Oil Prices Fall After OPEC Extends Cuts

By Stephanie Yang and Jon Sindreu Features Dow Jones Newswires

Oil prices sold off on Thursday, as an agreement among major oil producers to extend a deal to limit output failed to appease investors.

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The Organization of the Petroleum Exporting Countries renewed a deal with other non-OPEC producers to cap production into March 2018 on Thursday, The Wall Street Journal reported, continuing an attempt to mitigate a global supply glut and support oil prices.

However, prices fell to a one-week low as investors remained unimpressed with OPEC's efforts to curb inventories, which have remained elevated despite a similar agreement reached at the end of last year. Light, sweet crude for July delivery lost $2.26, or 4.4%, to $49.10 a barrel on the New York Mercantile Exchange. Brent, the global benchmark, fell $2.16, or 4%, to $51.80.

"Really it's a let down," said Ric Navy, senior vice president for energy futures at brokerage R.J. O'Brien & Associates LLC. "The market's basically telling them they needed to do more."

Thursday's agreement will extend by nine months a deal made at the end of last year to cut oil production. The news confirmed expectations from analysts and traders, but failed to offer further reasons for optimism.

"The nine months [extension] was already well factored into the market," said Kyle Cooper, a consultant for Ion Energy Group in Houston, who added that some participants were hoping for an increase in the amount of production cut.

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Confidence that OPEC would continue production cuts pushed oil prices to the highest level in over a month this week. But some analysts and investors have begun to doubt the effectiveness of the cartel, as other countries such as the U.S. and Canada have ramped up their own production in response to higher prices.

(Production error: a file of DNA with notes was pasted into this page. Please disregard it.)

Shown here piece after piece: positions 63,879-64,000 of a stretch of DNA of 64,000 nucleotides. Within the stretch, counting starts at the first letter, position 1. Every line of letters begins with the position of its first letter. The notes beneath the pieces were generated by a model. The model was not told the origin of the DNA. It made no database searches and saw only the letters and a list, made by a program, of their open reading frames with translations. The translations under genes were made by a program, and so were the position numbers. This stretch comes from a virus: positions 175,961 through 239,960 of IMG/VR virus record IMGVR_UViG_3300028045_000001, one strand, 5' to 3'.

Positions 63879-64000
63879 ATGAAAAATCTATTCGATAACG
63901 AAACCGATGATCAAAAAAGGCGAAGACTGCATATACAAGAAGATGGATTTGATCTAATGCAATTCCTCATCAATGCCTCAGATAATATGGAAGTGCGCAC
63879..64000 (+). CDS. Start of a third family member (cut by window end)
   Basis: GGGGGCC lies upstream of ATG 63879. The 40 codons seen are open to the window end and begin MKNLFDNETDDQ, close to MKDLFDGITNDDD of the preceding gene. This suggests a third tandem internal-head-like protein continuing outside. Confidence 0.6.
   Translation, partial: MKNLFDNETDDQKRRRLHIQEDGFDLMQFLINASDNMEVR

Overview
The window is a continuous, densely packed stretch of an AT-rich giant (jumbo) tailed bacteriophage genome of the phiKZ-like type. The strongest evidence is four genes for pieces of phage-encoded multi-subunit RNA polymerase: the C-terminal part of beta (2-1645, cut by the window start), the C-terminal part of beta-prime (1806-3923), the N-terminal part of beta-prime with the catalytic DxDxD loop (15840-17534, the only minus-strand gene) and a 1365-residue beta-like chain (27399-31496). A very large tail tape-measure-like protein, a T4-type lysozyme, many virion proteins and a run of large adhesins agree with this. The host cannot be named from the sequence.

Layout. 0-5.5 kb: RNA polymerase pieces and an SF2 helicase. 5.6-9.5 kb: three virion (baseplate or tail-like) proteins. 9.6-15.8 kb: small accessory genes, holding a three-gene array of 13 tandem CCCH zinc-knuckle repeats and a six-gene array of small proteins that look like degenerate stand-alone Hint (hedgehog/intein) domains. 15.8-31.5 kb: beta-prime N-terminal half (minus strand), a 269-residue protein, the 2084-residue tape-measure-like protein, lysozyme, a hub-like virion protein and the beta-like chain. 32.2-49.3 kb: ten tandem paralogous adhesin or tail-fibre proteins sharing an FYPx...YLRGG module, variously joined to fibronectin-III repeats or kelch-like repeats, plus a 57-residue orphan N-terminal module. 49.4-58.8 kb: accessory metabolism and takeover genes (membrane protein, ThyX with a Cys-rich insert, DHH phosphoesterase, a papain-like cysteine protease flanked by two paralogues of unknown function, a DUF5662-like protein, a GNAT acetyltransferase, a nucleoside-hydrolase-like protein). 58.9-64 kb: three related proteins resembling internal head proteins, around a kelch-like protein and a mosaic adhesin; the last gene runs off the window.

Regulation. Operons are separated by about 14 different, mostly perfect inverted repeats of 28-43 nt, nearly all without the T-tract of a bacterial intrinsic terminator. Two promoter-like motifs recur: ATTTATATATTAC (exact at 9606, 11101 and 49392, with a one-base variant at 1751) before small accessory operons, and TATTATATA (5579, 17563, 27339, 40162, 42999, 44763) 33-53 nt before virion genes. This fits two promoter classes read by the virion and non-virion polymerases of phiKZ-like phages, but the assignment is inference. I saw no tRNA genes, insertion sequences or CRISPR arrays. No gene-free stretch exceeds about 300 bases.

"The problem was that OPEC had come up with a statement saying they'd do 'anything it takes,' so people were expecting just a little bit more from the meeting," said Nitesh Shah, commodities strategist at ETF Securities, who believes crude is unlikely to go much above $55 this year.

Some market participants are also concerned that the level of compliance among producers will decline later in the year. Donald Morton, senior vice president at Herbert J. Sims & Co., who runs an energy-trading desk, said oil prices will receive little benefit from the deal in the short-term. But if inventories start to decline as hoped, the market should stabilize at the end of 2017 and beginning of 2018, he said.

"There's been very little success in the global picture," Mr. Morton said. Still, "it has the potential to develop into a very significant price stability...if in fact the glut does disappear."

Data from the U.S. Energy Information Administration also put some pressure on oil prices this week, after a smaller-than-expected drop in gasoline renewed concerns over slowing demand for oil products ahead of summer driving season.

Gasoline futures fell 3.1%, to $1.6015 a gallon, and diesel futures fell 3.5%, to $1.5494 a gallon.

Write to Stephanie Yang at stephanie.yang@wsj.com and Jon Sindreu at jon.sindreu@wsj.com

(END) Dow Jones Newswires

May 25, 2017 12:44 ET (16:44 GMT)